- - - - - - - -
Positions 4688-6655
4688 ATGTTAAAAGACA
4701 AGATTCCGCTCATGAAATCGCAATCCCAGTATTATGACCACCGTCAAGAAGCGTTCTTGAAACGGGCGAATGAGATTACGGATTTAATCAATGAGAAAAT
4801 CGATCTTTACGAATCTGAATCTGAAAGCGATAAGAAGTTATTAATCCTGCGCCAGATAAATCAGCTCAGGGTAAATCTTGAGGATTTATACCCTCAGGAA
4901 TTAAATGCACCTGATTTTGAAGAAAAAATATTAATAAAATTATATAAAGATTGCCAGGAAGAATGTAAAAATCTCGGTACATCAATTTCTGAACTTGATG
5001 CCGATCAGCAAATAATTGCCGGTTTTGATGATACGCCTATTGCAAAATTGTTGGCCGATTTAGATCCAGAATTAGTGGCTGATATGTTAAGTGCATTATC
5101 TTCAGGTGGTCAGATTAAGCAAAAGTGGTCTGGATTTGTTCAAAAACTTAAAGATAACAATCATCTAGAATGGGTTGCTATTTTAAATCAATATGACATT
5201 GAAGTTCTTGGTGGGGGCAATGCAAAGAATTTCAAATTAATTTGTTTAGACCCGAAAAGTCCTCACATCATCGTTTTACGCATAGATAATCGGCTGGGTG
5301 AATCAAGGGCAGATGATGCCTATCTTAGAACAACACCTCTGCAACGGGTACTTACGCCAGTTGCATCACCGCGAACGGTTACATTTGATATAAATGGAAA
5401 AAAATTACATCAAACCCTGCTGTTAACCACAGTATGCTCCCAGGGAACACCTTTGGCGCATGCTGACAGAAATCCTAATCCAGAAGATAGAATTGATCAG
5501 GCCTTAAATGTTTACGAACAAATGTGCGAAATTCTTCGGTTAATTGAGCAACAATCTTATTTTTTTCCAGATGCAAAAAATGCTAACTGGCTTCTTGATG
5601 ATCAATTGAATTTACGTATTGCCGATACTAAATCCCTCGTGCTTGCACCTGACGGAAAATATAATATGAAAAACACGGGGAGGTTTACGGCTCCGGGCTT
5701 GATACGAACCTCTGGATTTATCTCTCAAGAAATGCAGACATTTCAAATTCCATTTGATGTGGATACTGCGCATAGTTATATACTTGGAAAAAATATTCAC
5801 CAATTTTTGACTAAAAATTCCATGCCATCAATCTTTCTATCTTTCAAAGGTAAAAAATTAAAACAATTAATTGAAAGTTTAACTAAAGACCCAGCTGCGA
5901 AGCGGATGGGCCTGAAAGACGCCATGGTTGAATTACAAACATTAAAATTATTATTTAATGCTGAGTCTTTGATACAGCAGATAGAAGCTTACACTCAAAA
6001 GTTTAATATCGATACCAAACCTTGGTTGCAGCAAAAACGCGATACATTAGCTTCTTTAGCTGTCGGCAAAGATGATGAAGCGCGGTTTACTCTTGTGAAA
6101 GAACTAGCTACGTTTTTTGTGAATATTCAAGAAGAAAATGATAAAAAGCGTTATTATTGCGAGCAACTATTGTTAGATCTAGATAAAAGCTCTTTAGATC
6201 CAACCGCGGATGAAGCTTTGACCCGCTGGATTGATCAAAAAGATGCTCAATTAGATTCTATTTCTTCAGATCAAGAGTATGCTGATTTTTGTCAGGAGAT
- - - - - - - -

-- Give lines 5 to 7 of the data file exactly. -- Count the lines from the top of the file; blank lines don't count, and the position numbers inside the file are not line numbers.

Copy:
4901 TTAAATGCACCTGATTTTGAAGAAAAAATATTAATAAAATTATATAAAGATTGCCAGGAAGAATGTAAAAATCTCGGTACATCAATTTCTGAACTTGATG
5001 CCGATCAGCAAATAATTGCCGGTTTTGATGATACGCCTATTGCAAAATTGTTGGCCGATTTAGATCCAGAATTAGTGGCTGATATGTTAAGTGCATTATC
5101 TTCAGGTGGTCAGATTAAGCAAAAGTGGTCTGGATTTGTTCAAAAACTTAAAGATAACAATCATCTAGAATGGGTTGCTATTTTAAATCAATATGACATT